Поди знай, что это значит: конструкция трудновыполнимого действия поди VIMPER
The paper briefly describes the formal and semantic properties of Russian construction composed of поди and a second imperative form VIMPER. The construction поди VIMPER may represent either unrealizable action from the speaker’s point of view or an action perceived by the speaker as very difficult. The theoretical framework used in this study is based on Construction Grammar. Поди VIMPER construction inherits its properties both from Russian non-directive imperative readings (or pseudo-imperative constructions) and from discourse word поди.
Nearly two thousand perfective verbs in Russian are formed via the addition of so-called "empty prefixes" (čistovidovye pristavki) to imperfective base verbs. The traditional assumption that prefixes are semantically "empty" when used to form aspectual pairs is problematic because the same prefixes are clearly "non-empty" when combined with other base verbs. Though some scholars have suspected that the prefixes are not empty but instead have meanings that overlap with the meanings of the base verbs, proof of this hypothesis has eluded researchers. With the advent of corpora and electronic resources it is possible to explore this question on the basis of large quantities of data. This article presents a new methodology, called "radial category profiling", in which the semantic network of a prefix is established on the basis of its "non-empty" uses and then compared, node by node, with the semantic network of base verbs that use the same prefix as an "empty" perfectivizing morpheme. This methodology facilitates a comprehensive analysis of ten prefixes, comparing their meanings in "non-empty" and "empty" uses and showing precisely how in the latter case overlap produces the illusion of emptiness. We are able to fully specify the semantic network of each prefix, and discover that for some prefixes there is overlap throughout the network, while for others overlap is restricted to a contiguous subsection of the network. We investigate the dynamic interactions among prefixes, and identify what meanings are incompatible with the "purely aspectual" function of the so-called "empty" prefixes. The results of our analyses, including complete lists of verbs, are publicly available at: http://emptyprefixes.uit.no/ and http://emptyprefixes. uit.no/methodology-eng.htm.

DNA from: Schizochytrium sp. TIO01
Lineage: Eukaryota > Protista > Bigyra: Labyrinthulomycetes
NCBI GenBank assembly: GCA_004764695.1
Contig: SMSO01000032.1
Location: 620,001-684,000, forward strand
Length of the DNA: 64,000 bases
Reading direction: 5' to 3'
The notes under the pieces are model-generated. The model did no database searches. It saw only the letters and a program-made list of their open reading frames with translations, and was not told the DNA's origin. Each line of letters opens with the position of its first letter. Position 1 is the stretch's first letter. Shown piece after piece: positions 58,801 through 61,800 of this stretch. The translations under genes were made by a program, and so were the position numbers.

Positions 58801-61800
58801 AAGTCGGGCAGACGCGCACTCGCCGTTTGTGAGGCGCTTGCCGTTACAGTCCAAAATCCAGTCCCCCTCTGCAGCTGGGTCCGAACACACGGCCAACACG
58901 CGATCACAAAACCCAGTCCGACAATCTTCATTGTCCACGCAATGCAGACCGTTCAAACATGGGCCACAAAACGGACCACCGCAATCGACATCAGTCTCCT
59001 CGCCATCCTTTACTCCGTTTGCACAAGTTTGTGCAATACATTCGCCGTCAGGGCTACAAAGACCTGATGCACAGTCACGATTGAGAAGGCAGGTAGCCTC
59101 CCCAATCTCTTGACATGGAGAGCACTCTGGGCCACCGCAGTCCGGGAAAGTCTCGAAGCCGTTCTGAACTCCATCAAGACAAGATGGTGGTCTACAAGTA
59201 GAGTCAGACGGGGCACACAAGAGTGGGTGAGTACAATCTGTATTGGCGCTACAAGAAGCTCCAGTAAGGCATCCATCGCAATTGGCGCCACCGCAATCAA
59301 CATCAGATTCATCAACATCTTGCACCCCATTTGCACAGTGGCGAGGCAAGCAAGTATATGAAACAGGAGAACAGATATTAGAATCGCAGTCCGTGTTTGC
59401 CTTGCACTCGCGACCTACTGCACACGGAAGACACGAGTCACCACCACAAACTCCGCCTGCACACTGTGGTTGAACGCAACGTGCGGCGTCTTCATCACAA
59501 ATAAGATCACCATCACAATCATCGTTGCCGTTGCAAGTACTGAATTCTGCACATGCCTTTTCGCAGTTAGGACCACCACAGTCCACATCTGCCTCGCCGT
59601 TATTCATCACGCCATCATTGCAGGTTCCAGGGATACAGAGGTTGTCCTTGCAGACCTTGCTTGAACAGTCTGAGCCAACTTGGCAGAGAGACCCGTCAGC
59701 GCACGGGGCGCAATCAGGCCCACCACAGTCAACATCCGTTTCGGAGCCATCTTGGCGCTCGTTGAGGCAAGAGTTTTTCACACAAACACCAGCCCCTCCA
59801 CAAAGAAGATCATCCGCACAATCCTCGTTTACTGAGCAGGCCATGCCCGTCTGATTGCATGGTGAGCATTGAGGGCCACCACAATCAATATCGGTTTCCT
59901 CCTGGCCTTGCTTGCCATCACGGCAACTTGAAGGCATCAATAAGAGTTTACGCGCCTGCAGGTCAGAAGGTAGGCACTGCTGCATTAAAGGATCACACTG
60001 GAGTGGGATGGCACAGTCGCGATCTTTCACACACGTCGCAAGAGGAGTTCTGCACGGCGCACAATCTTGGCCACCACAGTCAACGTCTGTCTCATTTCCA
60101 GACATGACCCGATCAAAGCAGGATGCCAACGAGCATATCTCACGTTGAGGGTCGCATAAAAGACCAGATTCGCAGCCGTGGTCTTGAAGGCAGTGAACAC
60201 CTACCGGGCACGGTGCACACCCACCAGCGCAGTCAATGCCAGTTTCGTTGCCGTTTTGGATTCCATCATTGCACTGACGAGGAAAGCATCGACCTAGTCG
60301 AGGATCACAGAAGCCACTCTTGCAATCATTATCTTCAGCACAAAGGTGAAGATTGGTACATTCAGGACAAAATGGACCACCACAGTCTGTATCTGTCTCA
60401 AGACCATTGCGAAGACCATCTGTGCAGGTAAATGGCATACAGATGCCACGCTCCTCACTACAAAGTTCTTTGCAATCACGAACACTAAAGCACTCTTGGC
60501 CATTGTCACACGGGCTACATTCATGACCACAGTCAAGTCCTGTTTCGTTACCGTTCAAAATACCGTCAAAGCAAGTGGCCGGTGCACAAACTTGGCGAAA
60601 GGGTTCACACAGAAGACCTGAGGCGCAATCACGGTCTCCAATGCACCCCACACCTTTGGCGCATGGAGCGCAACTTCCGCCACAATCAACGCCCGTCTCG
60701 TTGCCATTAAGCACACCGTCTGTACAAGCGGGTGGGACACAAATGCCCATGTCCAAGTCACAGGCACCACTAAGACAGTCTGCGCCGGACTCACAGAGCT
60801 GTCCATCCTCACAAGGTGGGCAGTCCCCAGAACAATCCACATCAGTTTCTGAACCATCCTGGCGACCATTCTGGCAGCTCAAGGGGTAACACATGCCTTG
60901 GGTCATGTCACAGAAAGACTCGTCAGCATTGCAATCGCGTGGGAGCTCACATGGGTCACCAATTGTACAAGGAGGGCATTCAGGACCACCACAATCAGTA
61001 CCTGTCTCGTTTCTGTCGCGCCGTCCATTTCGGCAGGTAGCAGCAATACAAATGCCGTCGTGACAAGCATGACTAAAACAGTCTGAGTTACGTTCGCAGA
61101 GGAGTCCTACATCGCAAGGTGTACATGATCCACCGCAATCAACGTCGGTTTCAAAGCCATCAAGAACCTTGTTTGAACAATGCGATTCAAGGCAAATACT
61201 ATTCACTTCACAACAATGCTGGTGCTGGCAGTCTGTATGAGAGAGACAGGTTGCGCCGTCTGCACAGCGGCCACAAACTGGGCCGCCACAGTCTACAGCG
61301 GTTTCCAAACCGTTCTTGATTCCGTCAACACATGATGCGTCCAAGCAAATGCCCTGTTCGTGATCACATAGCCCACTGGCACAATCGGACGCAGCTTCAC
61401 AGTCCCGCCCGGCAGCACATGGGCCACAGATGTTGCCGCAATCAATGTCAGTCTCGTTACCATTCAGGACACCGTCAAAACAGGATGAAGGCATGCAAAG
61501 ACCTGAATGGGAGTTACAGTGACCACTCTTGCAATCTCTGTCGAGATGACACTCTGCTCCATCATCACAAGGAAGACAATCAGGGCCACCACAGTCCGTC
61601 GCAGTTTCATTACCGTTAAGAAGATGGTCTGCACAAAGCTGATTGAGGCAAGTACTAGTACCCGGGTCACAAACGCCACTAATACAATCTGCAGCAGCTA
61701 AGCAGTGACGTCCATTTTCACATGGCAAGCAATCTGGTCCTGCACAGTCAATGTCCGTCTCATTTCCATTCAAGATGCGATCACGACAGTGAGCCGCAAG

This article is devoted to the analysis of communicative strategy Invitation in English discourse. The historically formed peculiarities of English-speaking communicants’ attitude toward the ways of expressing invitation are also distinguished in order to highlight their culturological originality. The main focus is directed towards the lingual expressions of invitation in different communicative situations. Considerable emphasis is given to the means of softening unambiguous invitations as part of the strategy of distancing. The empiric material for our research is represented by authentic literature of English-speaking countries of the 21-st century.
The form whose main function is to express indirect commands, called the third person Imperative, Jussive or Exhortative, when compared to the prototypical (second person) Imperative, shows semantic and formal similarities and distinctions at the same time. The study describes formal and functional patterns of Jussive and places this category within the typology of the related categories, such as Imperative and Optative, based on data from six East Caucasian languages (Archi, Agul, Akhvakh, Chechen, Icari and Kumyk). Five formal patterns of Jussive are attested in these languages, including a specialized form, constructions derived from want, from tell him to do and from make him do and the Optative. Jussive forms may express such meanings as third person command, indirect causation, permission, indifference towards the accomplishment of an action and an assumption. While the Jussive is crucially different from the second person Imperative in that it introduces a third participant, this article shows that it is the addressee, not a third person, who is the central participant of a Jussive situation from both formal and functional points of view.